Reader Asks: Where Are All The Watches For Children?
At Quill & Pad we are often contacted by readers. Most are requests for information, but some lead to an exchange of opinions. A recent message from Thomas raises a good point – one that we rarely think about but which is important to the future existence of the watch industry: where are the watches for children?
The longer I enjoy the world of watches, and the more people I meet here and the more collectors I talk to, the more I ask myself, “Why don’t we include children, children’s watches, and more attention to this group of potential collectors and customers right now to ensure the future?”
I know it’s a bit boring, but I can’t tell you how often I’ve heard the “I started my watch collection when I was six” story.
I think there might be tons of child collectors on our planet. What makes me so sure? Every collector tells the same story about his past and about his first contact with watches.
“It started in my early childhood. I got a clock/a pocket watch/a diver’s watch from my father/grandfather/grandmother when I was six years old. And from this magic moment onward I was infected with the watch virus.”
Aha. Interesting to hear. If this is so, why do we only rarely (if ever) hear about the effect of children in the media or at fairs?
Why is there no “children’s watch” category at the Grand Prix d’Horlogerie de Genève?
Children’s watches need to be small. Children’s watches need to be colorful. Children’s watches need to be easy to read and to operate. Children’s watches need to be less expensive. Children’s watches need good design.
Fair enough, all aspects stated above are nothing new. Why does nobody feel the need to give at least a little bit of attention to the world of watches for kids? Try something new, be open, take some risks, maybe it works.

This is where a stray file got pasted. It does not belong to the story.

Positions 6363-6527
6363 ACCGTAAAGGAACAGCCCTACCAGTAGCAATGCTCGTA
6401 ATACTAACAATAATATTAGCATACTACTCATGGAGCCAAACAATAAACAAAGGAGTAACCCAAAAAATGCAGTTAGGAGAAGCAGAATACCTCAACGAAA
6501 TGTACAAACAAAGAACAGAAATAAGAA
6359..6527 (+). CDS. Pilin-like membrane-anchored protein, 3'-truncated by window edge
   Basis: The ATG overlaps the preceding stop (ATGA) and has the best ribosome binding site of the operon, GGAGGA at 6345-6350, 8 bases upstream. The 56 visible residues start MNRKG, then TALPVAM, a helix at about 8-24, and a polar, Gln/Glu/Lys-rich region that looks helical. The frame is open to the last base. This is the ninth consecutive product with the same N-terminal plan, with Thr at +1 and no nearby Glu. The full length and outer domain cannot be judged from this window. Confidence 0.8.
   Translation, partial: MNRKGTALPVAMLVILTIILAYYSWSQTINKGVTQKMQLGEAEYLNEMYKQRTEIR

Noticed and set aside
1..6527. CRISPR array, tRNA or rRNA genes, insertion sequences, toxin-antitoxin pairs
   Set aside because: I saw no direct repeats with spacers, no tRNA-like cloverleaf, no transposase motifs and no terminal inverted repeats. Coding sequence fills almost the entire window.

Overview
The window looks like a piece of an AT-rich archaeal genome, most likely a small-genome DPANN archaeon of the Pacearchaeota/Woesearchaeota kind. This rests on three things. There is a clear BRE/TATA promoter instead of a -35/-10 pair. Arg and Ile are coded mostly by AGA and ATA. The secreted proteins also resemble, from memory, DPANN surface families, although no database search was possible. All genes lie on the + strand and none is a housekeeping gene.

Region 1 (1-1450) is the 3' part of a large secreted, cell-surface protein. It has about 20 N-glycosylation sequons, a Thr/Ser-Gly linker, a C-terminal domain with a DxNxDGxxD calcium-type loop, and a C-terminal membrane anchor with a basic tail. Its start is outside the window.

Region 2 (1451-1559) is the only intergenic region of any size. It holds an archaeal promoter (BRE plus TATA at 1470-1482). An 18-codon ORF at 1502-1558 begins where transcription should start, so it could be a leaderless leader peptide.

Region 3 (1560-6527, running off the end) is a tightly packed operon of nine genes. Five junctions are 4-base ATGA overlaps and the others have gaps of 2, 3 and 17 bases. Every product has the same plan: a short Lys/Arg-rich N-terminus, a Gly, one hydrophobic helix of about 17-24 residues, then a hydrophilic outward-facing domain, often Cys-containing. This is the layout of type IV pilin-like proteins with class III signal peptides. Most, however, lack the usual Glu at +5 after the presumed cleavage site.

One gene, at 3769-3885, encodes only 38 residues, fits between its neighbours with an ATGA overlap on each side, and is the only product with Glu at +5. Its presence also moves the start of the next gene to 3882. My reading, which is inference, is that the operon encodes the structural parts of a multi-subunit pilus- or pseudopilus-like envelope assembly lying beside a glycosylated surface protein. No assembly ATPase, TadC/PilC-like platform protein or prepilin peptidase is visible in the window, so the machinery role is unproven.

Lower your prices at events and entrance fees for children at the fairs and see what happens the following year. And don’t just rely on the attraction of things like bonbon watches by Richard Mille (ultra-creative, but expensive).
You might even find your own past in early collections of must haves: the candy watch, the cut-out-paper watch, and the evergreen drawn-on watch.
Children are the future collectors; children are the generation set to carry on our passion for mechanical watches; children are future customers for the watchmaking industry. Will it really make us happy if the next generations jump to smartwatches, leaving craftsmanship, art, and passion aside?
Children certainly play some role right now, and it might be nice if we pay more attention to them.
Ever forward-thinking, A. Lange & Söhne pays attention to this group by supporting a children’s fund called Children Action, even auctioning one of the most spectacular watches of 2018, the Homage to Walter Lange, to the benefit of the charity in May of 2018.
As far as I see, that might be the beginning: a single step in a very heartwarming direction. Let us all be more human.